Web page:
TikTok is a popular platform, yet many nations have received it warmly. Several countries have banned TikTok and have no plans to lift the restriction, at least not anytime soon.
Following its introduction, the short video-making site witnessed remarkable growth in its user base. The content is altered in various ways, including background music and popular songs, dialogue from multiple movies and shows, the playback speed may be increased or lowered, and several filters to improve the video.
TikTok isn’t new to this. TikTok, a social media site that has overgrown Bangladesh, India, Pakistan, Indonesia, the US, Egypt, and Malaysia, has banned it. What’s noteworthy is that the rationale for the prohibition varies from nation to country. TikTok, owned by the Chinese technology giant ByteDance Ltd, was, for example, banned in India alongside 58 other Chinese applications when ties between the two nations worsened. According to India, these applications are unlawfully utilizing data and covertly gathering information from people’s phones.
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Pakistan has once again restricted TikTok access in the nation for failing to delete “inappropriate content,” bringing the famous Chinese short video-creating app offline for the fourth time in recent months.
PTA was restricted after several users reported about the platform’s immoral and filthy material. In many respects, the content was offensive to Pakistani culture and way of life.
The government has stopped, suspended or banned TikTok’s services in the nation for the fourth time.
India is among the countries that have outright banned TikTok. After a border conflict with China, the Indian government announced the ban on June 29, 2020. The country has banned TikTok and some other Chinese applications, including WeChat and Shein. After the ban was declared permanent in 2021, the Chinese government issued a statement claiming that the prohibition will result in the loss of around 2000 jobs in India.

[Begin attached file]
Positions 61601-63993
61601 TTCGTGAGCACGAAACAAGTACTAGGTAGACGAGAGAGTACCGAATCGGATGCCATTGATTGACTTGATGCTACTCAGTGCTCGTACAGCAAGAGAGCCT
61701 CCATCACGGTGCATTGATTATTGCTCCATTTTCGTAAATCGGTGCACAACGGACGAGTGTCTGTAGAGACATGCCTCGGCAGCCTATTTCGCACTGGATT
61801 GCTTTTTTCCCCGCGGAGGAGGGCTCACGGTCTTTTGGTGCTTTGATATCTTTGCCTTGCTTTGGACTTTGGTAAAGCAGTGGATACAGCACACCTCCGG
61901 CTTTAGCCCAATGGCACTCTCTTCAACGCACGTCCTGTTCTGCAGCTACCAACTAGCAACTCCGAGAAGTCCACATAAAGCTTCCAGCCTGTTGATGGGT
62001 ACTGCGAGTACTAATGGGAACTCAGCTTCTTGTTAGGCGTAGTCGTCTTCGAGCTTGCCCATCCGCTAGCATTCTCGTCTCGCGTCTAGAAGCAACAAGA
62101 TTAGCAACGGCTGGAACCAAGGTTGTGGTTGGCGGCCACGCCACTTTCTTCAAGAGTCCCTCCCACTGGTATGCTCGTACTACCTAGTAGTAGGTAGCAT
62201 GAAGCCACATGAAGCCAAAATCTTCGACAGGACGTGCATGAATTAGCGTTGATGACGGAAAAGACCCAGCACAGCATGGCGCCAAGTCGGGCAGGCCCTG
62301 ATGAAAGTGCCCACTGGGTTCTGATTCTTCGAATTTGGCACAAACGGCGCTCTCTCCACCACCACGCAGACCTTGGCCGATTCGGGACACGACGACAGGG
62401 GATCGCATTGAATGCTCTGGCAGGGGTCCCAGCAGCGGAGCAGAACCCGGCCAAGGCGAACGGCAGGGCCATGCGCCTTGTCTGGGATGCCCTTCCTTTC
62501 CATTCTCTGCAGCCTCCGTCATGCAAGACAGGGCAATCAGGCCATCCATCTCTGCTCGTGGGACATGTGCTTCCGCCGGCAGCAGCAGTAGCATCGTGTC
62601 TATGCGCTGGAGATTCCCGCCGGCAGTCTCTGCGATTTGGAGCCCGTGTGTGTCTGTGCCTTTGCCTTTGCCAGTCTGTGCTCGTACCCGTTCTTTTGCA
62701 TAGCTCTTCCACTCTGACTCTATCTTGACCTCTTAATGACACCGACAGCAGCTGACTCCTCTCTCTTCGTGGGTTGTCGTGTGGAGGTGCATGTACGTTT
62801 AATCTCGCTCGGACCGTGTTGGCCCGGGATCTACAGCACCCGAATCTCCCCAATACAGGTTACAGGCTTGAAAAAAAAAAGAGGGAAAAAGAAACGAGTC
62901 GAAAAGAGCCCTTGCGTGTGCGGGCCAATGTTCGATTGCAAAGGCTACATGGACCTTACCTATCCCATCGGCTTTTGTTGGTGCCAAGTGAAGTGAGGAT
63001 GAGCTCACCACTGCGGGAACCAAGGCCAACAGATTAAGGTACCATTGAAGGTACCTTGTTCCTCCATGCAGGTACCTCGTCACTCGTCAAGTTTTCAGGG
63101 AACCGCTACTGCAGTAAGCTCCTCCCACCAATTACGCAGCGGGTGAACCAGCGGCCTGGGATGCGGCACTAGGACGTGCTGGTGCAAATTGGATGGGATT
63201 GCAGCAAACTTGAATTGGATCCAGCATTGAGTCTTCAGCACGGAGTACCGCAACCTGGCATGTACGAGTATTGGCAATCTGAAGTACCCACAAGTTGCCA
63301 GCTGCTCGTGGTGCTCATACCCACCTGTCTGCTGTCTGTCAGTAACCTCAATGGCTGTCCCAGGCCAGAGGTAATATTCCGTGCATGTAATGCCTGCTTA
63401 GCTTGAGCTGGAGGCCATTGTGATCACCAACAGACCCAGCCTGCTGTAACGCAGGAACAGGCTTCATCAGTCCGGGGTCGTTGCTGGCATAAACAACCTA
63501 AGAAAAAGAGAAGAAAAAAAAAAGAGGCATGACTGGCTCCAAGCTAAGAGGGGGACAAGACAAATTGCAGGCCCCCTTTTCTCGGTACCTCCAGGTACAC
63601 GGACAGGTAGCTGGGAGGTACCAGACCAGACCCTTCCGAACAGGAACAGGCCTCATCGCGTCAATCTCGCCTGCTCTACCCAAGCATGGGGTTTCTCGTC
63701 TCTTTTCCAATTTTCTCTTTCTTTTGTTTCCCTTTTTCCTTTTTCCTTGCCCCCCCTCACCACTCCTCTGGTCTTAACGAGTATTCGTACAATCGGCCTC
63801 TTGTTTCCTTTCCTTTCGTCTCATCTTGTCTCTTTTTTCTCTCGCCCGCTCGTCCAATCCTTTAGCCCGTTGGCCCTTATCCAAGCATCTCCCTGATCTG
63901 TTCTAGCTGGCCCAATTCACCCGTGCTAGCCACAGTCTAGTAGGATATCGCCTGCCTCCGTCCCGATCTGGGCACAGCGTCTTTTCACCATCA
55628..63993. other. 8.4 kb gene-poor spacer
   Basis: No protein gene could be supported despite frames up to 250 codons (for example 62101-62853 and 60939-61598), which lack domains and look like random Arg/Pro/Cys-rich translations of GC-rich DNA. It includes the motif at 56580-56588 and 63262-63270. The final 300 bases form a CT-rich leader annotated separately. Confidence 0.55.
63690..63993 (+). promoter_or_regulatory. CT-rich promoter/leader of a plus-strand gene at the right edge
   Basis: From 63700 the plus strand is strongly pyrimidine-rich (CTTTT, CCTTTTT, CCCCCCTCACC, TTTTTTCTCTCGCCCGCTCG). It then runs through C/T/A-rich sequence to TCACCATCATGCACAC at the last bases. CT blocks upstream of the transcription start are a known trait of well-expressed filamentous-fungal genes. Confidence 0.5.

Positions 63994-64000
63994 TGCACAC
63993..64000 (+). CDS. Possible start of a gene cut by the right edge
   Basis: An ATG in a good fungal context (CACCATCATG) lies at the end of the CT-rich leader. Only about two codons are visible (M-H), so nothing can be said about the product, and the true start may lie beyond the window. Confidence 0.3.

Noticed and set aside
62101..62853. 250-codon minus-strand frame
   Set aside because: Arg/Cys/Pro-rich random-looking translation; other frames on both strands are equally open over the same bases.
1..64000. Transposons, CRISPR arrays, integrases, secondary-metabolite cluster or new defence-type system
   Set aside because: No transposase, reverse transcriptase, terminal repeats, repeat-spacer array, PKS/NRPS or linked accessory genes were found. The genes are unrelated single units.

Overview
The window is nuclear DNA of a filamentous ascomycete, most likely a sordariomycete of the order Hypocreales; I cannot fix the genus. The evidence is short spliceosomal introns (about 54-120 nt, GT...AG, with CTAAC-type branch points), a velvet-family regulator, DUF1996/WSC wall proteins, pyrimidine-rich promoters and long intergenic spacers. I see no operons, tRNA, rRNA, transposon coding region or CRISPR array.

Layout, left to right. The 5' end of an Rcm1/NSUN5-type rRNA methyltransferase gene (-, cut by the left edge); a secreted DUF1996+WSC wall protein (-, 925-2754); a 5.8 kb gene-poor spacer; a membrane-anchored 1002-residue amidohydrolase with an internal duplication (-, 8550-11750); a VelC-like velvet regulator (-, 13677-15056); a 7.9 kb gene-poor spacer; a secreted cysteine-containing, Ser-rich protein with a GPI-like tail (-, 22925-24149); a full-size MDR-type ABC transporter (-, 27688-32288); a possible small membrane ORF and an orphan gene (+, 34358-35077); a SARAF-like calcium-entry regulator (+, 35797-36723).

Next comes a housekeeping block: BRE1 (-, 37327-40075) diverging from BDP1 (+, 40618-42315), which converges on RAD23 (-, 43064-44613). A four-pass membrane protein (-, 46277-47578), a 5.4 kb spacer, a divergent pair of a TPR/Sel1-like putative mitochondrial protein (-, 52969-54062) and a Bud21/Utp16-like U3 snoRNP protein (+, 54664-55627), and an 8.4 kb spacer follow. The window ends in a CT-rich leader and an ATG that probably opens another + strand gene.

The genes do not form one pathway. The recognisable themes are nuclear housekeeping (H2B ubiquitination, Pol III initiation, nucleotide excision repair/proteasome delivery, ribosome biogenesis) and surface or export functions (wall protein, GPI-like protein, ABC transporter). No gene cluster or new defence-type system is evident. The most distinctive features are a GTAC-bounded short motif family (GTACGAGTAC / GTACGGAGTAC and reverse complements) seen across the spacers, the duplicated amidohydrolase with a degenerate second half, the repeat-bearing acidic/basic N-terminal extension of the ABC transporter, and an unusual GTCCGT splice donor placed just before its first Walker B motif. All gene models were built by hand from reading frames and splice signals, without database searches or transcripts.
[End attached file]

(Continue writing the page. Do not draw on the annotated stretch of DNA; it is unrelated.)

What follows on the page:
On July 3, 2018, Indonesia temporarily prohibited the TikTok app due to public concern over unlawful material such as blasphemy and pornography that is harmful to children. One week later, the ban was uplifted after TikTok negotiated several modifications, including removing harmful content, establishing a government office, and implementing age limits and security procedures.
On August 6, 2020, US President Donald Trump signed an executive order prohibiting TikTok transactions for 45 days if ByteDance did not sell them.
The primary motivation for this action was the threat to the United States’ national security. Later that month, TikTok filed a lawsuit against the former President, halting his temporary ban order on the platform.
Bangladesh prohibited TikTok on several bases. Bangladesh was also one of the nations that sought to ban TikTok in 2018. The Bangladeshi government restricted internet access to the site, resulting in a temporary suspension, even though TikTok has no link to the reasons for the prohibition. The primary grounds for the ban were the country’s increasing pornography and gambling. Later in 2020, after several users challenged the restriction, the Bangladesh government provided a draught to TikTok officials, requesting to remove the ten objectionable films from the nation.
Listed above are the nations that have banned TikTok and those that sought to prohibit the platform temporarily. The restriction was imposed for grounds related to these nations’ national security and integrity.